IMO adopts ship construction regulations

24 May 2010

IMO's Maritime Safety Committee (MSC) has instigated an historic change in the way international standards for ship construction is to be determined and implemented in the future.

The recent adoption of so-called ‘goal-based standards’ (GBS) for oil tankers and bulk carriers by the MSC means that newly-constructed vessels of these types will have to comply with structural standards conforming to functional requirements developed and agreed by the committee. This means that, for the first time in its history, IMO will be setting standards for ship construction.

The committee also adopted guidelines that, equally for the first time, give the IMO a role in verifying compliance with SOLAS requirements. The guidelines establish the procedures to be followed in order to verify that the design and construction rules of an Administration or its recognized organization, for bulk carriers and/or oil tankers, conform to the adopted GBS.

The verification process consists of two main elements: self assessment of the rules by the entity submitting them to IMO for verification; followed by an audit, to be carried out by experts appointed by the organization, of the rules, the self-assessment and the supporting documentation.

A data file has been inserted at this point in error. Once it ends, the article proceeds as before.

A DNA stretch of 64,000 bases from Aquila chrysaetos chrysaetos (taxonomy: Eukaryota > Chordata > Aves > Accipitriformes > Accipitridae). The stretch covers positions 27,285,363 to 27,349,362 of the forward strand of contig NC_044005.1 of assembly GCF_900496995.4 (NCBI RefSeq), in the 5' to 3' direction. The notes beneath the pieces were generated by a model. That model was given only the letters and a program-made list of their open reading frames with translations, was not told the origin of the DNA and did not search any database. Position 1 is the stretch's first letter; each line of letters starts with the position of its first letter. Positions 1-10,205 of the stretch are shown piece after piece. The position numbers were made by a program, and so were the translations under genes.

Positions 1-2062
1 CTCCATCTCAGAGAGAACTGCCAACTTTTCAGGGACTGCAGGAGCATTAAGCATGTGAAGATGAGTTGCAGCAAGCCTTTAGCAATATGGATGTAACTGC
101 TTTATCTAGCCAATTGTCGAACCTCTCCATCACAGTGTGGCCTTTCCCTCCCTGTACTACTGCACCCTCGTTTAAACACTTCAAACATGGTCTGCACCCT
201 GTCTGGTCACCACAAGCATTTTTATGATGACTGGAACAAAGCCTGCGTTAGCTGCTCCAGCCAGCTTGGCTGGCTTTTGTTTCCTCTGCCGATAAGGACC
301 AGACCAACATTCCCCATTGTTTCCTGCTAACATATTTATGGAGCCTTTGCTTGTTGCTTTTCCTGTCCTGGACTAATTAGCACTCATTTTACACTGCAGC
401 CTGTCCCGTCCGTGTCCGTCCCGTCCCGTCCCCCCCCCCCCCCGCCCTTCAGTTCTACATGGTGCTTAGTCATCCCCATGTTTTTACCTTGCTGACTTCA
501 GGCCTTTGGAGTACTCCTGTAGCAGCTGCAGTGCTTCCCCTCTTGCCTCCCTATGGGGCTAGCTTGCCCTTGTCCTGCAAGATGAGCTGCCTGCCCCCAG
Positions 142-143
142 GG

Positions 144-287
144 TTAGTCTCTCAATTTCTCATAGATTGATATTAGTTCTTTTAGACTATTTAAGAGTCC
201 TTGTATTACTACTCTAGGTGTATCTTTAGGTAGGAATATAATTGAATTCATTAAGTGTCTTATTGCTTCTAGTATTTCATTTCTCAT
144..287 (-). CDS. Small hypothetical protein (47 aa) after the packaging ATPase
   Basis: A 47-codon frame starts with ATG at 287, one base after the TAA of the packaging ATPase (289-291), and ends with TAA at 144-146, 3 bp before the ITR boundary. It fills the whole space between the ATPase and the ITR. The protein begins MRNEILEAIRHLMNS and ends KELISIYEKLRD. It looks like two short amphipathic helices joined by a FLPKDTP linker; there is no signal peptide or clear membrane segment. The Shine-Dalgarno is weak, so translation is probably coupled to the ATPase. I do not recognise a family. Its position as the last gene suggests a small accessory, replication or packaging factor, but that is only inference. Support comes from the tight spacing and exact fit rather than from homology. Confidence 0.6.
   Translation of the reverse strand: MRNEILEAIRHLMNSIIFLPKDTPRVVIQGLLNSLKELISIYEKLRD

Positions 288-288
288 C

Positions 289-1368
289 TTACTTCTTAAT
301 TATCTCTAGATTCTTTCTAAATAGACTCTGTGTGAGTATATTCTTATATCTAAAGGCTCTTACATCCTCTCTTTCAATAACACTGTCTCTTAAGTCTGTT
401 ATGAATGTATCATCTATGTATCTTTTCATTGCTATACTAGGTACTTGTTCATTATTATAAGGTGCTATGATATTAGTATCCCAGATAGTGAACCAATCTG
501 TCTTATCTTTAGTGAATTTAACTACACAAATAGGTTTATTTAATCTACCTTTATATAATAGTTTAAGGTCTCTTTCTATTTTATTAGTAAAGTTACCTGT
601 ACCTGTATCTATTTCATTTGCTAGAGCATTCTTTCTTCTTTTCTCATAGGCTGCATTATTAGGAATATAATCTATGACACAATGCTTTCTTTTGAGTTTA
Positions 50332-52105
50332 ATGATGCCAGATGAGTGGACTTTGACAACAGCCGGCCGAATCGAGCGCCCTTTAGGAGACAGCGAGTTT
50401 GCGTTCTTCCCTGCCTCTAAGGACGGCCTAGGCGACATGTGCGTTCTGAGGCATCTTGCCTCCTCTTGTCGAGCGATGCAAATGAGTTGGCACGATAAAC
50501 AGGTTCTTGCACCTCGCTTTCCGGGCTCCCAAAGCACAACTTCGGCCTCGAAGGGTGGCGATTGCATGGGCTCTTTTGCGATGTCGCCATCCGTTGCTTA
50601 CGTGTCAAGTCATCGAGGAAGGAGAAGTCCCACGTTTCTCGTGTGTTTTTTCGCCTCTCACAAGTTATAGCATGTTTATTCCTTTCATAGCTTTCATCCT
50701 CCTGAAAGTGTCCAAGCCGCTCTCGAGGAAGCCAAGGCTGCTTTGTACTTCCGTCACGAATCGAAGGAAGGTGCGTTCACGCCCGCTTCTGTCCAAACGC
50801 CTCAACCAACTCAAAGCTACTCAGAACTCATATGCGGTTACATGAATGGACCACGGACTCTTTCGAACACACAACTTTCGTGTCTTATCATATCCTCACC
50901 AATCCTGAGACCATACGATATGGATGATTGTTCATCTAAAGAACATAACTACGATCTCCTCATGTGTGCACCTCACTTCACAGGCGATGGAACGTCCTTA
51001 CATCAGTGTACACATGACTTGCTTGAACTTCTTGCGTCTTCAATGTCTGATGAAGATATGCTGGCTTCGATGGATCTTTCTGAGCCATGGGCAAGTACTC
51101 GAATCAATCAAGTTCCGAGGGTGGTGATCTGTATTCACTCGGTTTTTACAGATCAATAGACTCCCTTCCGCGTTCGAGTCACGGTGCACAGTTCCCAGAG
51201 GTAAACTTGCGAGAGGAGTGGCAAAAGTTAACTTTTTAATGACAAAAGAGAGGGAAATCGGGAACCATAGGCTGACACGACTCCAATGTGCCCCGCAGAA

Since the beginning of the 2000s, governments and international organizations had expressed the view that the IMO should play a larger role in determining the structural standards to which new ships are built. The philosophy underpinning this move has been that ships should be designed and constructed for a specified design life and that, if properly operated and maintained, they should remain safe and environmentally friendly throughout their service life.

The MSC formally adopted International Goal based Ship Construction Standards for bulk carriers and oil tankers, along with amendments to Chapter II-1 of the International Convention for SOLAS, making their application mandatory, with an entry into force date of 1 July 2012.

The new SOLAS regulation II-1/3-10 will apply to oil tankers and bulk carriers of 150m in length and above. It will require new ships to be designed and constructed for a specified design life and to be safe and environmentally friendly, in intact and specified damage conditions, throughout their life. Under the regulation, ships should have adequate strength, integrity and stability to minimize the risk of loss of the ship or pollution to the marine environment due to structural failure, including collapse, resulting in flooding or loss of watertight integrity.

The MSC further adopted guidelines for the information to be included in a Ship Construction File.

IMO secretary-general Efthimios E. Mitropoulos has described the adoption of GBS as “a significant and important breakthrough for the Organization, not only in terms of how future regulations will be developed, but also with respect to the role that IMO will play in verifying compliance, in this particular case, with SOLAS requirements.” He added, “the concept that IMO should state what has to be achieved, leaving classification societies, ship designers and naval architects, marine engineers and ship builders the freedom to decide on how best to employ their professional skills to meet the required standards is a sound one and I congratulate the Committee on the painstaking and hard work carried out to turn the concept into reality.”

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